DiggingIntoWordPress

by Chris Coyier & Jeff Starr

Category: Security

That’s Not Spam: False Positives and Ham

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Everyone loves a good comment. Readers benefit from the shared information and authors appreciate the conversation and feedback. But you gotta keep the spam out. Akismet and other anti-spam plugins do an excellent job of automating the process, but it’s a good idea to watch out for false positives: legitimate comments marked as spam. Rescuing ham comments from the spam pile promotes healthy comment threads and improves the quality and reputation of your site. In this DiW post, we explain how WordPress & Akismet deal with spam, discuss anti-spam strategy, and share some ham-saving tips and tricks.

Secure uploads, upgrade and other directories with .htaccess

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It sucks, but a lot of plugins require certain directories to be set at CHMOD 777 for its file permissions. Of course, you should not use any plugin that requires 777 directories, but if you absolutely must, you can help protect the folder by adding a thin slice of htaccess. This works great for any directory requiring “loose-ish” permissions (i.e., anything greater than 755), and may also be useful for other key folders as well.

15 Anti-Spam Plugins for WordPress

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During the recent book update, we needed to make some room for the new WordPress-3.1 content. The book is already over 400 pages and growing. So we have to make some hard decisions about which content is useful but maybe not needed in the book. And, as useful as long lists of anti-spam plugins might be, moving them from the book to the blog seems like a good way to free up some room while keeping the information available. So without further ado, here is a quick list of 15 anti-spam plugins to help you run a more user-friendly, hassle-free comment system.

Change Your Database Prefix to Improve Security

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One of the awesome things about WordPress is that it’s a dynamic publishing system that uses a database to store your site’s information: posts, options, plugin and theme settings – all of this data is stored in your site’s database. It’s like the brain of your WordPress installation. Unfortunately the WordPress database is also a prime target in many website attacks. Spammers and other bad guys target various database tables with automated scripts, SQL injection, and other malicious code. Needless to say it’s critical to protect your database and keep recent backups. One of the smartest ways to protect your site’s database is to change the default table prefix to something obscure and difficult to guess. Sort of like a password.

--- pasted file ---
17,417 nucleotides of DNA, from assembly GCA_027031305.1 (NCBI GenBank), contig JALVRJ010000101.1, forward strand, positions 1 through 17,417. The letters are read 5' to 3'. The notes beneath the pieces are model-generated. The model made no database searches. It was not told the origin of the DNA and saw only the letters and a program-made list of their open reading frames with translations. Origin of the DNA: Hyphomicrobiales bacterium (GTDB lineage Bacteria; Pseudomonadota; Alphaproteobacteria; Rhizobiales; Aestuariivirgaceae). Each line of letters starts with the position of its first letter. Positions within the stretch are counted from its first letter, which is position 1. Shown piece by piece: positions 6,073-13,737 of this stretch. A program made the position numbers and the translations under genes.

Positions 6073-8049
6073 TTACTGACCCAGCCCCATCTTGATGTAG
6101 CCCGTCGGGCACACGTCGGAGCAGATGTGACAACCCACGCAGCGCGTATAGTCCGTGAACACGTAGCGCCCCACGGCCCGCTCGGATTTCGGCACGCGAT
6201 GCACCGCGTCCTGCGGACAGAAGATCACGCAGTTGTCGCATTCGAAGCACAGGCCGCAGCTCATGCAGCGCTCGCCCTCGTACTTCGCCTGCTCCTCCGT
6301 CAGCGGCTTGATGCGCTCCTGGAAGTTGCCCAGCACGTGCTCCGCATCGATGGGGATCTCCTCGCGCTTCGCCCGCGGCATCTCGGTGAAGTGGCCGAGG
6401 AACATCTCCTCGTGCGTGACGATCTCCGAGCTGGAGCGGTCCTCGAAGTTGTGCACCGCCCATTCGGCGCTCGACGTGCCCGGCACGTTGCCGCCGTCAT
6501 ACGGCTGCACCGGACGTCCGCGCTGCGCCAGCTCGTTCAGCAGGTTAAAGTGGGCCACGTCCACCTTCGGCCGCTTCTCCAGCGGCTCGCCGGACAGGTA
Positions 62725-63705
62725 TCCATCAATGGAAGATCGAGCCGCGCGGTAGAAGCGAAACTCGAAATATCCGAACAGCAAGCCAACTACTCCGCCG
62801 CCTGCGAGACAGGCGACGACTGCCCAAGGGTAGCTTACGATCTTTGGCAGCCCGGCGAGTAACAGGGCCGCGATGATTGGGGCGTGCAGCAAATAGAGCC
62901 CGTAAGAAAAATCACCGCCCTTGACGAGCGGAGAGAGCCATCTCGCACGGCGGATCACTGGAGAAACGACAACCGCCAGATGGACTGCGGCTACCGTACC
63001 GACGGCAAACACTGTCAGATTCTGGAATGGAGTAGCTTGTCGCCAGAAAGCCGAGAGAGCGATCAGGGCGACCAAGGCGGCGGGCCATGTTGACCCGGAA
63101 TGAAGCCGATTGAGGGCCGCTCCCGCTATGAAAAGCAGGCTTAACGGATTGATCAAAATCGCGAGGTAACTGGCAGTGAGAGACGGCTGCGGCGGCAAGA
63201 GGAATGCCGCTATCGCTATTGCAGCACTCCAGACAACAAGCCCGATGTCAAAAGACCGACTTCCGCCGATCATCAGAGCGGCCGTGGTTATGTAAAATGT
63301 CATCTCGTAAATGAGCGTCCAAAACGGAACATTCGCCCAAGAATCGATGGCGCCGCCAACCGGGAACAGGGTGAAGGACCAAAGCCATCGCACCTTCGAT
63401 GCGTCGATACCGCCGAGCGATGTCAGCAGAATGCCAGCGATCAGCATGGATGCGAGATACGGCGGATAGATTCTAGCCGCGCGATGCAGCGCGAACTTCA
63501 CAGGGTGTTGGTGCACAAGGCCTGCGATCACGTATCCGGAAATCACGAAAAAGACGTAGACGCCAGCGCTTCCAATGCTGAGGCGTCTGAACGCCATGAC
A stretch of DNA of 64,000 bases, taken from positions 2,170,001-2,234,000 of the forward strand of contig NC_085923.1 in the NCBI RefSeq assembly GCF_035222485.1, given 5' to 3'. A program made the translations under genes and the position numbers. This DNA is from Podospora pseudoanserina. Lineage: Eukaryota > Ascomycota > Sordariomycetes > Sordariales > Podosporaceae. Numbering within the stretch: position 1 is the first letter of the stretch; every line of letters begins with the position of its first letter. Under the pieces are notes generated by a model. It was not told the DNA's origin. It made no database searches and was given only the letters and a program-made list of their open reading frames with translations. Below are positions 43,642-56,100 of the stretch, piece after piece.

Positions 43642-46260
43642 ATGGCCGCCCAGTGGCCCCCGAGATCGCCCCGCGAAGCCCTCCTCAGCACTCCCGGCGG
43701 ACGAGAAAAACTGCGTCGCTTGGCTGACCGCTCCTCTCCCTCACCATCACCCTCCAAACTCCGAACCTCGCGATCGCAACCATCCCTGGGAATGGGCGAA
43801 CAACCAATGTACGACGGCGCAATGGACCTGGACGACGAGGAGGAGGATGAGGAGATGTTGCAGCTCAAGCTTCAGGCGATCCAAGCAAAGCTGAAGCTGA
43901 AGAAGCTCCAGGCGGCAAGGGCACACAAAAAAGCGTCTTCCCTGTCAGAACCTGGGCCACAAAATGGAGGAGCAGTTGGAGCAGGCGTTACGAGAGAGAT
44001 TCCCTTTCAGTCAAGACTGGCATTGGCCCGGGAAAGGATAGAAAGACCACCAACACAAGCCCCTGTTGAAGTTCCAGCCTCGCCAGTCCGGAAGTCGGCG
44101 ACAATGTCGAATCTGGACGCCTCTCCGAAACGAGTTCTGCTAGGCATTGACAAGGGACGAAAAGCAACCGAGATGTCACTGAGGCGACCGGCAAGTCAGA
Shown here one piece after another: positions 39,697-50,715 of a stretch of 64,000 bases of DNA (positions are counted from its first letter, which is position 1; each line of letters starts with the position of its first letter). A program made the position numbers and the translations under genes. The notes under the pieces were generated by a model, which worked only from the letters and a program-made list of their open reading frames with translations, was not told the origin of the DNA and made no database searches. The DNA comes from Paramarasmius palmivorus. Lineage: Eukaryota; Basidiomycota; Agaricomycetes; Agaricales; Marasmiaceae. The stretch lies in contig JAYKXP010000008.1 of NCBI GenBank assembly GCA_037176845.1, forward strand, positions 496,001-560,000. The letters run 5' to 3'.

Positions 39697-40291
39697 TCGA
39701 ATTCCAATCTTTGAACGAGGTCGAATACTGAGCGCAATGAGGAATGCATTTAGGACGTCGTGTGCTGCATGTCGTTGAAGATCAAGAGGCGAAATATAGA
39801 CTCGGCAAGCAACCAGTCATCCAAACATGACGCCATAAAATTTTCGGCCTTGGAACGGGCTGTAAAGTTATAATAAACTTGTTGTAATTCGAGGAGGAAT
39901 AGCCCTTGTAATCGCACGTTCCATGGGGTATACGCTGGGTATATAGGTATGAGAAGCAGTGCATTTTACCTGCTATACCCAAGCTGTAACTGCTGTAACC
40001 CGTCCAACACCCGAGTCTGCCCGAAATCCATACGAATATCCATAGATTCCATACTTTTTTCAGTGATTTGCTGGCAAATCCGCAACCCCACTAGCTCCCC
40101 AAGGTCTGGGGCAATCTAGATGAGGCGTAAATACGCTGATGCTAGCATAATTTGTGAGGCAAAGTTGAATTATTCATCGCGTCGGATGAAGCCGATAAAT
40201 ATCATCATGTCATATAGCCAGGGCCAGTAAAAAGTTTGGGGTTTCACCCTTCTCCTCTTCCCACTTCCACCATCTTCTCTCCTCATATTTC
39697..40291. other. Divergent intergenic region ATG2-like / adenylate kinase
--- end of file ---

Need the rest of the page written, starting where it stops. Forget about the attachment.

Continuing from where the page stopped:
Media Temple WordPress Hack

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It looks like Media Temple WordPress installs have been hit with a WordPress Redirect Exploit (404 link removed 2013/10/11). We got hit here at DigWP.com, but have cleaned things up and are taking steps to prevent it from happening again. Here is what Media Temple knows so far:

WordPress Security Lockdown

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This article is split into two parts for ez reference. First some information on the evil WordPress “Pharma Hack”, and then a recipe for protecting your site with a solid security lockdown. Choose your own adventure:

WordPress Defender: 30 Ways to Secure Your Website

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Looking for a good book on WordPress security? If so, we’ve got great news! John Hoff’s new security e-book WordPress Defender provides 30 practical ways to secure your website from the evil forces of spam, bad bots, and malicious hackers. The book is packed with practical, common-sense security techniques that virtually any WordPress user can use to protect their site from malicious threats.

Stop Spammers with a Custom Comment Blacklist

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I usually reserve most of my blacklisting content for Perishable Press, but after posting about using WordPress’ built-in tools to stop comment spam, several DiW readers have asked about a good custom blacklist that may be used for the “Comment Moderation” and/or “Comment Blacklist” features in the WordPress “Discussion Settings” screen. Over the years, I have built up an extensive custom blacklist of terms that has proven quite effective at keeping spam and other garbage out of the comments section, even without using any anti-spam plugins such as Akismet. It’s strictly plug-n-play, and should help protect your site (and reputation) against all sorts of malicious nonsense. So without further ado..

Media Temple, WordPress, Mass Hacking

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Update: Media Temple is saying (404 link removed 2013/10/11) that:

  • They aren’t 100% sure the cause, but yes, it is their fault.
  • About 10% of all (gs) users were affected.
  • It’s not WordPress specific, it’s PHP specific.
  • Definitely change your passwords, definitely don’t change it back to the original password.
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